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Friday, April 27, 2012

Ocean Salinities Reveal Strong Global Water Cycle Intensification During 1950 to 2000, by Paul J. Durack, Susan E. Wijffels & Richard J. Matear, Science 336(6080) (April 27, 2012); doi: 10.1126/science.1212222

Scienceol. 336, No. 6080, pp. 455-458; doi: 10.1126/science.1212222                         

Ocean Salinities Reveal Strong Global Water Cycle Intensification During 1950 to 2000

Paul J. Durack1,2,3,4,*Susan E. Wijffels1,3, and Richard J. Matear1,3


Fundamental thermodynamics and climate models suggest that dry regions will become drier and wet regions will become wetter in response to warming. Efforts to detect this long-term response in sparse surface observations of rainfall and evaporation remain ambiguous. We show that ocean salinity patterns express an identifiable fingerprint of an intensifying water cycle. Our 50-year observed global surface salinity changes, combined with changes from global climate models, present robust evidence of an intensified global water cycle at a rate of 8 ± 5% per degree of surface warming. This rate is double the response projected by current-generation climate models and suggests that a substantial (16-24%) intensification of the global water cycle will occur in a future 2-3 °C warmer world.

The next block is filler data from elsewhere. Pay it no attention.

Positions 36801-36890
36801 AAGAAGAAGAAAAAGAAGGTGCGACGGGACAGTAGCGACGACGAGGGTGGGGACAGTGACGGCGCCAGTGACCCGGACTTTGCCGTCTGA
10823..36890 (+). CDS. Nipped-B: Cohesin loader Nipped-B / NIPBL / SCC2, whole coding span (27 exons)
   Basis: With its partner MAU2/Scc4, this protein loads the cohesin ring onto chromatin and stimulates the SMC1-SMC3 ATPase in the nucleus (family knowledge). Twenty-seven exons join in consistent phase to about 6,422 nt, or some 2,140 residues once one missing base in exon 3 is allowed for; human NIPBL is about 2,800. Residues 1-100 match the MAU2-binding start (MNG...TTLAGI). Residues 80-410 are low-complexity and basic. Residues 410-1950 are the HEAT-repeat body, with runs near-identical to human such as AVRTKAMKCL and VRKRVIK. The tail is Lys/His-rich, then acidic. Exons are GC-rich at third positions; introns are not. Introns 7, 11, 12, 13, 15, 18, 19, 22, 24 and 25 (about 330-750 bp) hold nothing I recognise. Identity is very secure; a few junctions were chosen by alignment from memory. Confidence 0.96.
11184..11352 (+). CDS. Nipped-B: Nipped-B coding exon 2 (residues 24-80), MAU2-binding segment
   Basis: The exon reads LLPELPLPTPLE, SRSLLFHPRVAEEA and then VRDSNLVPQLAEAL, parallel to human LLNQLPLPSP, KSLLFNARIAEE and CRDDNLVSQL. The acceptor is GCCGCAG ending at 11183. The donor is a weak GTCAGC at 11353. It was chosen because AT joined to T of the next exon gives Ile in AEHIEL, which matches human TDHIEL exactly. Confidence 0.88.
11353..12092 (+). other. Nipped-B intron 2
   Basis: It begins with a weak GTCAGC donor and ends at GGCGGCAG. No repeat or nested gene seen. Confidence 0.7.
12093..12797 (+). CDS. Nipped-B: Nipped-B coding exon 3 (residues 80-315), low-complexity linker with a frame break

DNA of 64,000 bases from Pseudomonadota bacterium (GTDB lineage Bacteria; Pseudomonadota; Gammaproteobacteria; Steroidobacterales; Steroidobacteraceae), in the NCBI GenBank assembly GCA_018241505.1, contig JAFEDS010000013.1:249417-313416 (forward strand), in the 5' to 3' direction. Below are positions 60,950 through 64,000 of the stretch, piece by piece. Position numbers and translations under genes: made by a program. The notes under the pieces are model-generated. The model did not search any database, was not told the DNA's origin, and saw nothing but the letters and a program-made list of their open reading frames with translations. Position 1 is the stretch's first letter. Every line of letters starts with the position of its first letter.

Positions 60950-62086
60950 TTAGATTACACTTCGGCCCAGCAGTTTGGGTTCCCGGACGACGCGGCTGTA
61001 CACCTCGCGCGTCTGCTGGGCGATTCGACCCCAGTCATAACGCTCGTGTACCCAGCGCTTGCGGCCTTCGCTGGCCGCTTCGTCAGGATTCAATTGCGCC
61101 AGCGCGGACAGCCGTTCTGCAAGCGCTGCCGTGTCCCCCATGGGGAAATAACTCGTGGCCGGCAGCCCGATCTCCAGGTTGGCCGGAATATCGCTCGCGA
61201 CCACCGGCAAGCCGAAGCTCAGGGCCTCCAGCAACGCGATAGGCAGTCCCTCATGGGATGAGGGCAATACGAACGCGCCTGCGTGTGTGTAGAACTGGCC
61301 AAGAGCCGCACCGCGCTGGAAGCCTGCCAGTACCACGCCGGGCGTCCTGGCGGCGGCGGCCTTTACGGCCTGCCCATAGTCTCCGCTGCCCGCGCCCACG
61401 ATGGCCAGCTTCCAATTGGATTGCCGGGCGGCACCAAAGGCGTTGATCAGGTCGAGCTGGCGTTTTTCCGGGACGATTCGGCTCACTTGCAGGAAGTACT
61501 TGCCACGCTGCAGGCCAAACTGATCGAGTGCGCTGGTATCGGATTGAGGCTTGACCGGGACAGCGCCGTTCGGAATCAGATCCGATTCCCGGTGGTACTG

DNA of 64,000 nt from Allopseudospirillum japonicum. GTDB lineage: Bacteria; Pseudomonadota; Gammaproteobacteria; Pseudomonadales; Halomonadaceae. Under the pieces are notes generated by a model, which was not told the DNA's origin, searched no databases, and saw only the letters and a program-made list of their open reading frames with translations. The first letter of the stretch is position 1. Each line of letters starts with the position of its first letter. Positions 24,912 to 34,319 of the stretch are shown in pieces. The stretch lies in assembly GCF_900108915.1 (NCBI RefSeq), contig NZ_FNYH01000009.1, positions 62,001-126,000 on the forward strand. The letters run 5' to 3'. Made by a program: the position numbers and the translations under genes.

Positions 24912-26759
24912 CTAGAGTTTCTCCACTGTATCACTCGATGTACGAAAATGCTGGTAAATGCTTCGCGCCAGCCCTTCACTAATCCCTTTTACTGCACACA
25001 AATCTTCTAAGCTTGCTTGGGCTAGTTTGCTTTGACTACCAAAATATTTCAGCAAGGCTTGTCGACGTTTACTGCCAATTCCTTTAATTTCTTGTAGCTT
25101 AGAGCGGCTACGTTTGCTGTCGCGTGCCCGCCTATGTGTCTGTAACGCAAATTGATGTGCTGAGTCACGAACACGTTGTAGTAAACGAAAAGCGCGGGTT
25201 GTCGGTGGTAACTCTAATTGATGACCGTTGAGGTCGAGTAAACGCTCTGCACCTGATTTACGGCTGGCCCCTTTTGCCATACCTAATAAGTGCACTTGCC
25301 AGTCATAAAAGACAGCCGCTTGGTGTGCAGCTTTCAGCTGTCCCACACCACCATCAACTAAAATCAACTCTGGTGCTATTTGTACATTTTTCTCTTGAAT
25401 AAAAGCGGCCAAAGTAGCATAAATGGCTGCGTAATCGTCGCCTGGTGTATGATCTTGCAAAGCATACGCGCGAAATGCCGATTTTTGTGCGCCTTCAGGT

1Centre for Australian Weather and Climate Research, Commonwealth Scientific and Industrial Research Organisation (CSIRO) Marine and Atmospheric Research, General Post Office (GPO) Box 1538, Hobart, Tasmania 7001, Australia
2Institute for Marine and Antarctic Studies, University of Tasmania, Private Bag 129, Hobart, Tasmania 7001, Australia
3Wealth from Oceans National Research Flagship, CSIRO, GPO Box 1538, Hobart, Tasmania 7001, Australia
4Program for Climate Model Diagnosis and Intercomparison, Lawrence Livermore National Laboratory, Mail Code L-103, 7000 East Avenue, Livermore, CA 94550, U.S.A.
*Correspondence e-mail:


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